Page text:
An endometrial biopsy is done to evaluate the development of the lining of the uterus (endometrium) in relationship to ovulation. Routinely performed 7-10 days after a positive LH surge test, this test determines if the lining of the uterus is developing at the expected rate. Because a catheter is inserted into the uterus and a sample of the uterine lining is obtained, it is extremely important that you are not pregnant: this procedure has a 5% chance of disrupting an early pregnancy. It for this reason that you have been advised to avoid or have only protected intercourse during this cycle.
To help minimize the discomfort associated with the procedure, we suggest you take two Aleve (440-550mg) or three to four Motrin/Advil/Nuprin (ibuprofen 600-800mg) one hour before the biopsy. Just prior to the biopsy, a topical anesthetic may be applied to the cervix followed by cleansing with an iodine-based solution. If you are allergic to novocaine, betadine, iodine, or shellfish, please notify the doctor prior to the procedure. Once the anesthetic has had time to become effective, an instrument is placed on the cervix to hold it in place while a small plastic tube (catheter) is inserted through the cervical canal and into the uterus. It is normal to experience moderate to severe menstrual-like cramps when the catheter enters the uterus and while the biopsy is being taken, but this usually takes no more than 10-15 seconds.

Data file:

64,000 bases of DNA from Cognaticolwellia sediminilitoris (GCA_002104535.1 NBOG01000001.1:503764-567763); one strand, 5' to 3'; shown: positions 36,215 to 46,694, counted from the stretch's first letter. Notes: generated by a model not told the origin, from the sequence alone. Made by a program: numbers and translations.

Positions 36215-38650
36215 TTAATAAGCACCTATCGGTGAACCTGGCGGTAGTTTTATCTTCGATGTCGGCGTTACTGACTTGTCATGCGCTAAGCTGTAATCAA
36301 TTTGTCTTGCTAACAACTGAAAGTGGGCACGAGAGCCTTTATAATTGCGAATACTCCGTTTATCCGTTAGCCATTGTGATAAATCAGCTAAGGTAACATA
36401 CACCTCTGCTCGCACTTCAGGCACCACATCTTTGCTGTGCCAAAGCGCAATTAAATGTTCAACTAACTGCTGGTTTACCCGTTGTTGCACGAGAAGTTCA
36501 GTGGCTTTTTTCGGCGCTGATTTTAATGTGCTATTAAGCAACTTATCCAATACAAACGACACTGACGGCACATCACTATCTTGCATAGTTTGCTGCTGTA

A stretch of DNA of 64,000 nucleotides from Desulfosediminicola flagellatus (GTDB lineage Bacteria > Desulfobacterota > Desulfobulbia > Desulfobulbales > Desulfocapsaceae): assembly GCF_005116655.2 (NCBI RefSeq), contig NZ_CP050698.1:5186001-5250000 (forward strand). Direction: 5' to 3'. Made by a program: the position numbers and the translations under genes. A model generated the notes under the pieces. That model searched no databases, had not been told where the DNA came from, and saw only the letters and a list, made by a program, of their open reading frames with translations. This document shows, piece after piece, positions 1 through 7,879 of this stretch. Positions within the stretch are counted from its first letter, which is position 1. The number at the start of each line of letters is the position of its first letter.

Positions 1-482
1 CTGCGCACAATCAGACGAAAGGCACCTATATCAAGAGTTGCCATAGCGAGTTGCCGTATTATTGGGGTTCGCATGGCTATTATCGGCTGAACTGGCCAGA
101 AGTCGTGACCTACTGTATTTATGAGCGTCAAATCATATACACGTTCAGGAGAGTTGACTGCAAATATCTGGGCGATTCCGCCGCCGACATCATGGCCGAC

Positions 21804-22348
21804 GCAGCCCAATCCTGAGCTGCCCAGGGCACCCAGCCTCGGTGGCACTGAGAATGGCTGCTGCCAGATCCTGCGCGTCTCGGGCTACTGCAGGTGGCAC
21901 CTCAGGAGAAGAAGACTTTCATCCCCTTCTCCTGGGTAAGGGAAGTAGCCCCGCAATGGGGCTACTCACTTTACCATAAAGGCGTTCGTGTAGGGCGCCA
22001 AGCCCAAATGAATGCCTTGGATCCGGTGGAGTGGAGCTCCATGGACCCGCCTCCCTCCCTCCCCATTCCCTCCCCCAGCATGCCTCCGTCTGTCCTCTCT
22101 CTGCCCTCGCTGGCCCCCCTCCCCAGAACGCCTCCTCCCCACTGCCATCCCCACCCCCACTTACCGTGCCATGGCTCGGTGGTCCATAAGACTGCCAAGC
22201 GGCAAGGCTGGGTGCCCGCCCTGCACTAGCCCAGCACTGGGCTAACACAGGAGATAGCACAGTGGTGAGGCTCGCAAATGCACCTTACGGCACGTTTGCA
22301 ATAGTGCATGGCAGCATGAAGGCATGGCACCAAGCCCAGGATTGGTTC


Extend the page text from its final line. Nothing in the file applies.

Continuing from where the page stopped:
Once the catheter is removed, the cramping resolves quickly. If the adequate tissue has been obtained, the procedure is complete. We advise you to avoid intercourse for two days after the procedure and call us if you experience any excessive or prolonged bleeding, temperature in excess of 100.6 degrees, pulse rate greater than 100 or excessive or prolonged pain.